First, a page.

The reason for this is that the body uses up, or burns off fat (weight) to keep warm.
Horses are the same.
We need therefore, to replace the burnt off fat by giving more weight producing food to provide the weight again.
Keeping weight on in Winter: The horses main food for providing weight is hay or haylage (in the Summer in most cases it is of course grass).
Not only must you provide that little extra hay to replace the amount of weight they are burning off, you need also to somehow replace it lb for lb or kg for kg with the amount of energy food on which you have been cutting down! If you replace the usual energy food in the bucket with more chaff or other high fibre feed that will be fine - otherwise just give more hay/haylage.
Cutting down the food therefore, means cutting down ONLY on the energy giving qualities of the food in the bucket.
Be Prepared - Planning ahead for diet changes: The complete change over from the energy food you usually feed to high fibre food should of course be done over a period of a few days to enable the horses digestive system to adjust.
You should plan ahead for this to avoid colic.
If the weather forecast tells you a cold snap is on the way with possible icy conditions and snow, be prepared.
You need to be aware that it is possible your horse might be stabled for longer than normal and you might not be able to ride for a few days.
This means you will need to reduce the energy food and introduce something else instead (to replace it weight for weight).
If you were not ready for the cold snap this time - be prepared for the next one.
Turnout & freedom: Sometimes it is impossible even to lead it to the field for an hour or so.
An outdoor school is often ideal alternative for turnout.
That little bit of freedom every day is absolutely vital for the wellbeing of your horse.
It is often possible to provide a small fenced off or corralled area in front of the stable/s to allow the horse freedom to walk in and out as it pleases during the day.
If you have a block of a few stables it is a good idea to set this up on a permanent basis.
On a temporary basis you could use electric fencing tape or whatever you have to hand as long as it is secure.
It enables the horses to stretch their legs, walk about and interact with each other.
They may visit another horses stable just to check it out but rarely do they stay long.
Horses like their own space and usually keep to their own stable.
This is a far more natural way to keep horses and should be used whenever possible.
Some horses may well be greedier than others and may well make free use of hay in other stables.
Providing there is plenty of hay available no horse is likely to go hungry nor will arguments persist over whose hay is whose after the first day.
It would however, be sensible to be on hand the first time you set this corral system up.
Especially if the horses are not used to being turned out with each other as a rule.
Riding and Leading on snow and ice: When it comes to riding and leading over snow and ice take great care.
Always dismount to cross icy or slippery patches.
He can balance better without you on top.
Most horses wear shoes which make it much more slippery for them on ice.
Give the horse a loose rope/rein and allow him to pick his own way and to use his head and neck to balance.
To restrict the head by keeping him on a short rope or rein may mean he cannot balance so well should he start to slip.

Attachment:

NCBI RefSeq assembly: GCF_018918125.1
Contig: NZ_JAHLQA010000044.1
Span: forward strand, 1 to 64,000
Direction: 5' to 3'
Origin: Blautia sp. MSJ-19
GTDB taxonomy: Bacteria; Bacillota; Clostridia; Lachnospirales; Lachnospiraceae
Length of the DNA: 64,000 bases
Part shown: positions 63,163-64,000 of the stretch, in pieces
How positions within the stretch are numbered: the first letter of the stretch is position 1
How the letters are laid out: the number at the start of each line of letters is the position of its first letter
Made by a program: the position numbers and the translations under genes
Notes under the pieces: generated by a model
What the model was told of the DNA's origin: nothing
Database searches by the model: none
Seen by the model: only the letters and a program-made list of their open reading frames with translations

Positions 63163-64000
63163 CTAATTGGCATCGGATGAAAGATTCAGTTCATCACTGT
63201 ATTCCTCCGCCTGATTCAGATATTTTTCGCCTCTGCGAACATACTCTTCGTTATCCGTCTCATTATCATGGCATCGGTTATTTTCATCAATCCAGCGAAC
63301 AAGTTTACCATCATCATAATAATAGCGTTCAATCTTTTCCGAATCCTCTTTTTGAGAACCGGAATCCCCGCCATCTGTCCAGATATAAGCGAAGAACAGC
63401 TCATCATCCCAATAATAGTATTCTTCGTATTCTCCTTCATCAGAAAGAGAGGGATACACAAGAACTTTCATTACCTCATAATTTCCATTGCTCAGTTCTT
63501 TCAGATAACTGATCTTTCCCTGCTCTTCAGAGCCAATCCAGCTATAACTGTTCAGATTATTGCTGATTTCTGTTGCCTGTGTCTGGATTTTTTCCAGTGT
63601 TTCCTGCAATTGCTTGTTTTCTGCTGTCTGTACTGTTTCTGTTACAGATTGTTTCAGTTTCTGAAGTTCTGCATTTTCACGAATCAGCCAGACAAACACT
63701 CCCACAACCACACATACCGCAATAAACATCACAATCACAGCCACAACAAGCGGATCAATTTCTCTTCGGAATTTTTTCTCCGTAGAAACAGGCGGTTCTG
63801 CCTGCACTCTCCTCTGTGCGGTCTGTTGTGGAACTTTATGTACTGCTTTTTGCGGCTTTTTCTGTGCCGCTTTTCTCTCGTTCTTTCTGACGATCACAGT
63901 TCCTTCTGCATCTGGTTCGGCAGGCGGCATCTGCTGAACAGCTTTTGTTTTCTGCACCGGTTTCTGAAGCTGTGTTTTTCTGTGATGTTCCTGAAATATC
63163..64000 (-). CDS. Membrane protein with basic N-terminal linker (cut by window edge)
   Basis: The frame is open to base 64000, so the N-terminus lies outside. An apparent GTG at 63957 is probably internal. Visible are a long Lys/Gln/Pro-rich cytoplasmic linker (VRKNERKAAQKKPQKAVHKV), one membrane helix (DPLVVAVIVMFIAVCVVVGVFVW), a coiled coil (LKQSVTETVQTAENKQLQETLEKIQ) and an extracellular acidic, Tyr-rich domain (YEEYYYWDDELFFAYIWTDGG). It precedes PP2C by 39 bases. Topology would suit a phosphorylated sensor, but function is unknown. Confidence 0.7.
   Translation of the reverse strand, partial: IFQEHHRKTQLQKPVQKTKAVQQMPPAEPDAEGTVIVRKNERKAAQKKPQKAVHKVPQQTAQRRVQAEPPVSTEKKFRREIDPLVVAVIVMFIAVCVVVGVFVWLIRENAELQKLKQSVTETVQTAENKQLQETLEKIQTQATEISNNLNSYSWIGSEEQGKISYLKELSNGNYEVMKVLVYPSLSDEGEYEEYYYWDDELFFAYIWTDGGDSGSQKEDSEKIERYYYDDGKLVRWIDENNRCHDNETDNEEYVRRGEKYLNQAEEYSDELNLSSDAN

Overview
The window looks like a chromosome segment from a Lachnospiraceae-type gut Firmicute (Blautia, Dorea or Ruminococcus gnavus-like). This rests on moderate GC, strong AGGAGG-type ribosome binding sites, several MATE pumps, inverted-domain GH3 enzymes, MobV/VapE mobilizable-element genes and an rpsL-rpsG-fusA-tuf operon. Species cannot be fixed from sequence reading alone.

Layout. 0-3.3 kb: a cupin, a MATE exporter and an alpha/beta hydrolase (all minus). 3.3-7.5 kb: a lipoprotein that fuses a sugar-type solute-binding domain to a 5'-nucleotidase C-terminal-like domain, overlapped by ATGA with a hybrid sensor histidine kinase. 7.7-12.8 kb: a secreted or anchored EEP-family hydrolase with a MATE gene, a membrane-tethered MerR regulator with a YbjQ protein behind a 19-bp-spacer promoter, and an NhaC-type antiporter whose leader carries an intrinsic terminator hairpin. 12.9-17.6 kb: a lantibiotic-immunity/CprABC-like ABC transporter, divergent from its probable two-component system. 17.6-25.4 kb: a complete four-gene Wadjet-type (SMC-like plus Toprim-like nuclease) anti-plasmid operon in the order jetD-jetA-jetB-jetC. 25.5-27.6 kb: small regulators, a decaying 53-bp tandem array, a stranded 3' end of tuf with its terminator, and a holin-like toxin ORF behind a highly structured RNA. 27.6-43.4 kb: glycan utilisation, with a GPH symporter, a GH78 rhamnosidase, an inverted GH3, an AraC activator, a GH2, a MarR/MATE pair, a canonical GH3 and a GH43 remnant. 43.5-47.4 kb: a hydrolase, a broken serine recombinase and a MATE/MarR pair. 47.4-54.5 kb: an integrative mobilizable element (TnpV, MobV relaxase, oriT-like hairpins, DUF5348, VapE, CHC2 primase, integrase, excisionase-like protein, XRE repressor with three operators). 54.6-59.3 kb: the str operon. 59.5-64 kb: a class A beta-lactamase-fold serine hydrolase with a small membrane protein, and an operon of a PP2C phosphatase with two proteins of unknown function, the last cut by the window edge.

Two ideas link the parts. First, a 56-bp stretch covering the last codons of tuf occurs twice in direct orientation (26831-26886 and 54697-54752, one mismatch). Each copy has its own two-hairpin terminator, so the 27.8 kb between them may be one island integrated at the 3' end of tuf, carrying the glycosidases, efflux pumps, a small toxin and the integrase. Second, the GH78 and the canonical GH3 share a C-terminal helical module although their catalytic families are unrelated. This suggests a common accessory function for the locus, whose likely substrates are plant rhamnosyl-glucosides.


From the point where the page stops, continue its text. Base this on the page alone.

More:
Should he slip and fall you must be ready to get out of the way of flailing hooves.
Provide a Barrier: Walking over soft snow means the snow balls up in the underside of the foot.
When riding or turning out, you can easily avoid this by smearing petroleum jelly (e.
g.
Vaseline) on the underside of the foot.
This helps to prevent the snow sticking.
This coating provides a water resistant barrier beneath which it is nice and warm.
This therefore, provides an ideal place for bacteria to thrive so don't forget to scrub and clean the soles thoroughly once the snow has thawed.
Providing a barrier on the lower leg as well will ensure there is a barrier to protect the skin against the wet.
This is especially useful for those horses which are prone to mud fever - a problem caused by prolonged wet conditions.
Keep an eye out for early signs of mud fever in wet conditions.
Warmth from rugs: Try to keep a spare dry rug available so that you can change the horses rug when it gets wet.
If possible do not put too many rugs on - it is better to use light weight but warm rugs.
Keep them warm at night when the temperature drops.
Do not however, over-rug or the horse will become over heated.
They need a little air circulation and thick rugs (especially heavy ones) might prevent this.
A late night hay net/supply is especially important in very cold weather.
Use a neck cover for extra warmth if you absolutely must, but they tend to rub off the mane on horses with a fine coat, so be aware.
If this happens, there is little you can do about it.
Try next year to allow the horse to grow a slightly thicker coat by rugging less, thus providing a more natural protective coat for the cold weather, and avoid using the neck cover if possible.
Field water supplies: Be sure to check field troughs to break the ice - horses do not usually do this themselves unless it is very thin.
You will probably have to resort to providing buckets if the troughs are automatic fillers because the water pipes in the ground which feed the troughs will be frozen.
Horses still drink quite a lot of water every day even in the snow so you must provide water for them in the field.
Tie the buckets to the fence to help prevent them being knocked over quite so easily.
The alternative to buckets is to have a large container and fill it with buckets on a daily basis - but remember the water in the container will also freeze.
A large container is just as difficult to keep ice free as an automatic filler.
Field Shelter: Horses should have some shelter in the field even if only out there during the day.
Make sure it is large enough for all the horses and has good wide opening.
It needs more than one opening if there is likely to be any bullying.
The timid and older horses should always be provided with an escape route.
Do not feed hay inside field shelters if you have several horses.
This is bound to cause problems for older and timid horses owing to the natural pecking order.
Feed hay in separate piles well clear of each other and always have a spare pile to enable the timid horse to get his fair share.
Finally - The main things to remember during snow and ice is to reduce all energy giving food, provide the horse with warmth and life which is as natural as possible by giving it as much freedom / exercise as you can.